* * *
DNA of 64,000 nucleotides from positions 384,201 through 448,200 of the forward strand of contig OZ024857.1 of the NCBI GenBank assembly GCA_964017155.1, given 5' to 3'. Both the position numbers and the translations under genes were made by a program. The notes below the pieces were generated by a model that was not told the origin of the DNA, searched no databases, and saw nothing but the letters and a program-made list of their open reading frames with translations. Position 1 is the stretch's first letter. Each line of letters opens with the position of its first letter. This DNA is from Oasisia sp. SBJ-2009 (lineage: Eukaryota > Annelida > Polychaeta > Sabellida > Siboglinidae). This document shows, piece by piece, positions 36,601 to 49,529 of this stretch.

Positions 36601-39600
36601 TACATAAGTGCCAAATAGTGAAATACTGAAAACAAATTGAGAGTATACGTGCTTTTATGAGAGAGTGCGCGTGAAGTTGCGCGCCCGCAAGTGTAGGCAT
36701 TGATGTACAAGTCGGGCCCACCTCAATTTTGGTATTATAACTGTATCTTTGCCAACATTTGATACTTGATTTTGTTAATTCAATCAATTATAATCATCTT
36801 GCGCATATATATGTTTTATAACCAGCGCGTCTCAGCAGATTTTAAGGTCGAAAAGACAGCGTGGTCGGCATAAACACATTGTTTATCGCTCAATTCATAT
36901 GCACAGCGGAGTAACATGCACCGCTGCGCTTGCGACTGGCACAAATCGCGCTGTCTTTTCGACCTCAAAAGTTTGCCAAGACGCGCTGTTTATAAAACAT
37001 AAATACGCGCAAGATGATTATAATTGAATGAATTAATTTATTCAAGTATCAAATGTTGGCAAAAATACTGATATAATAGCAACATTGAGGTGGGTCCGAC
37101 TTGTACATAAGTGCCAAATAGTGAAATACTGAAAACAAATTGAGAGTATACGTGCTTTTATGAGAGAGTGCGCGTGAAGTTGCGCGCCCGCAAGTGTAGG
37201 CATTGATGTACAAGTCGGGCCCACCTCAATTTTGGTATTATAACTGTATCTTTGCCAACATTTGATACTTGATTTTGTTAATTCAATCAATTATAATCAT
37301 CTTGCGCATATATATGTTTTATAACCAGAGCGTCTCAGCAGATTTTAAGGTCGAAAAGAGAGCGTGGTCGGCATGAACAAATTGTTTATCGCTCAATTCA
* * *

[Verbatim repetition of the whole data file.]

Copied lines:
DNA of 64,000 nucleotides from positions 384,201 through 448,200 of the forward strand of contig OZ024857.1 of the NCBI GenBank assembly GCA_964017155.1, given 5' to 3'. Both the position numbers and the translations under genes were made by a program. The notes below the pieces were generated by a model that was not told the origin of the DNA, searched no databases, and saw nothing but the letters and a program-made list of their open reading frames with translations. Position 1 is the stretch's first letter. Each line of letters opens with the position of its first letter. This DNA is from Oasisia sp. SBJ-2009 (lineage: Eukaryota > Annelida > Polychaeta > Sabellida > Siboglinidae). This document shows, piece by piece, positions 36,601 to 49,529 of this stretch.

Positions 36601-39600
36601 TACATAAGTGCCAAATAGTGAAATACTGAAAACAAATTGAGAGTATACGTGCTTTTATGAGAGAGTGCGCGTGAAGTTGCGCGCCCGCAAGTGTAGGCAT
36701 TGATGTACAAGTCGGGCCCACCTCAATTTTGGTATTATAACTGTATCTTTGCCAACATTTGATACTTGATTTTGTTAATTCAATCAATTATAATCATCTT
36801 GCGCATATATATGTTTTATAACCAGCGCGTCTCAGCAGATTTTAAGGTCGAAAAGACAGCGTGGTCGGCATAAACACATTGTTTATCGCTCAATTCATAT
36901 GCACAGCGGAGTAACATGCACCGCTGCGCTTGCGACTGGCACAAATCGCGCTGTCTTTTCGACCTCAAAAGTTTGCCAAGACGCGCTGTTTATAAAACAT
37001 AAATACGCGCAAGATGATTATAATTGAATGAATTAATTTATTCAAGTATCAAATGTTGGCAAAAATACTGATATAATAGCAACATTGAGGTGGGTCCGAC
37101 TTGTACATAAGTGCCAAATAGTGAAATACTGAAAACAAATTGAGAGTATACGTGCTTTTATGAGAGAGTGCGCGTGAAGTTGCGCGCCCGCAAGTGTAGG
37201 CATTGATGTACAAGTCGGGCCCACCTCAATTTTGGTATTATAACTGTATCTTTGCCAACATTTGATACTTGATTTTGTTAATTCAATCAATTATAATCAT
37301 CTTGCGCATATATATGTTTTATAACCAGAGCGTCTCAGCAGATTTTAAGGTCGAAAAGAGAGCGTGGTCGGCATGAACAAATTGTTTATCGCTCAATTCA